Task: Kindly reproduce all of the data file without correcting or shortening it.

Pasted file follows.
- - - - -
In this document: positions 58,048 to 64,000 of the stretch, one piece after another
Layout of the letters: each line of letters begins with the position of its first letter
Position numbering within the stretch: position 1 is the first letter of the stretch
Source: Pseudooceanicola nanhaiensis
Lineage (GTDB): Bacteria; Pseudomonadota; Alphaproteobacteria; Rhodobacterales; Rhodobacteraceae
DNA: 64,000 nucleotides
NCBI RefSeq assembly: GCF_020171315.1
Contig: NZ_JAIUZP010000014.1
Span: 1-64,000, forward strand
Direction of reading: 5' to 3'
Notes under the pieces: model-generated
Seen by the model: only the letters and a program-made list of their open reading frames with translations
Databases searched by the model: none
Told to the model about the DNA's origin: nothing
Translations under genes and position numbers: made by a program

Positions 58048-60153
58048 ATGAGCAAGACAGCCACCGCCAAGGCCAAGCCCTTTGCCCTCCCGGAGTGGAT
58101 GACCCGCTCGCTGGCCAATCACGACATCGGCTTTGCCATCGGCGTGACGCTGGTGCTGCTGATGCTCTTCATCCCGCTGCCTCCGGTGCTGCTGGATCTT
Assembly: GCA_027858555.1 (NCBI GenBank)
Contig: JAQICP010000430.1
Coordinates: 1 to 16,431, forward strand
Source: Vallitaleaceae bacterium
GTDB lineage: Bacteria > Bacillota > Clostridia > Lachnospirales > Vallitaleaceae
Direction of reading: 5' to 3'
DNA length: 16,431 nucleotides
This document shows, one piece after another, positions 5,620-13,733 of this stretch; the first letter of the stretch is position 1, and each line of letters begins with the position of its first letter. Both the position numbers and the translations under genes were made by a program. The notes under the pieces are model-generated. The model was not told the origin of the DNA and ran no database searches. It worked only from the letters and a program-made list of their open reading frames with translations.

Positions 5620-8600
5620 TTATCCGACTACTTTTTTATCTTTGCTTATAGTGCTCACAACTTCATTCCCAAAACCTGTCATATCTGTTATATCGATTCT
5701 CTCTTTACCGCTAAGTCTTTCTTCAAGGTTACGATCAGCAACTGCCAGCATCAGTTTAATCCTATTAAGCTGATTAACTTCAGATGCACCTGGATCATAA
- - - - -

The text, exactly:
In this document: positions 58,048 to 64,000 of the stretch, one piece after another
Layout of the letters: each line of letters begins with the position of its first letter
Position numbering within the stretch: position 1 is the first letter of the stretch
Source: Pseudooceanicola nanhaiensis
Lineage (GTDB): Bacteria; Pseudomonadota; Alphaproteobacteria; Rhodobacterales; Rhodobacteraceae
DNA: 64,000 nucleotides
NCBI RefSeq assembly: GCF_020171315.1
Contig: NZ_JAIUZP010000014.1
Span: 1-64,000, forward strand
Direction of reading: 5' to 3'
Notes under the pieces: model-generated
Seen by the model: only the letters and a program-made list of their open reading frames with translations
Databases searched by the model: none
Told to the model about the DNA's origin: nothing
Translations under genes and position numbers: made by a program

Positions 58048-60153
58048 ATGAGCAAGACAGCCACCGCCAAGGCCAAGCCCTTTGCCCTCCCGGAGTGGAT
58101 GACCCGCTCGCTGGCCAATCACGACATCGGCTTTGCCATCGGCGTGACGCTGGTGCTGCTGATGCTCTTCATCCCGCTGCCTCCGGTGCTGCTGGATCTT
Assembly: GCA_027858555.1 (NCBI GenBank)
Contig: JAQICP010000430.1
Coordinates: 1 to 16,431, forward strand
Source: Vallitaleaceae bacterium
GTDB lineage: Bacteria > Bacillota > Clostridia > Lachnospirales > Vallitaleaceae
Direction of reading: 5' to 3'
DNA length: 16,431 nucleotides
This document shows, one piece after another, positions 5,620-13,733 of this stretch; the first letter of the stretch is position 1, and each line of letters begins with the position of its first letter. Both the position numbers and the translations under genes were made by a program. The notes under the pieces are model-generated. The model was not told the origin of the DNA and ran no database searches. It worked only from the letters and a program-made list of their open reading frames with translations.

Positions 5620-8600
5620 TTATCCGACTACTTTTTTATCTTTGCTTATAGTGCTCACAACTTCATTCCCAAAACCTGTCATATCTGTTATATCGATTCT
5701 CTCTTTACCGCTAAGTCTTTCTTCAAGGTTACGATCAGCAACTGCCAGCATCAGTTTAATCCTATTAAGCTGATTAACTTCAGATGCACCTGGATCATAA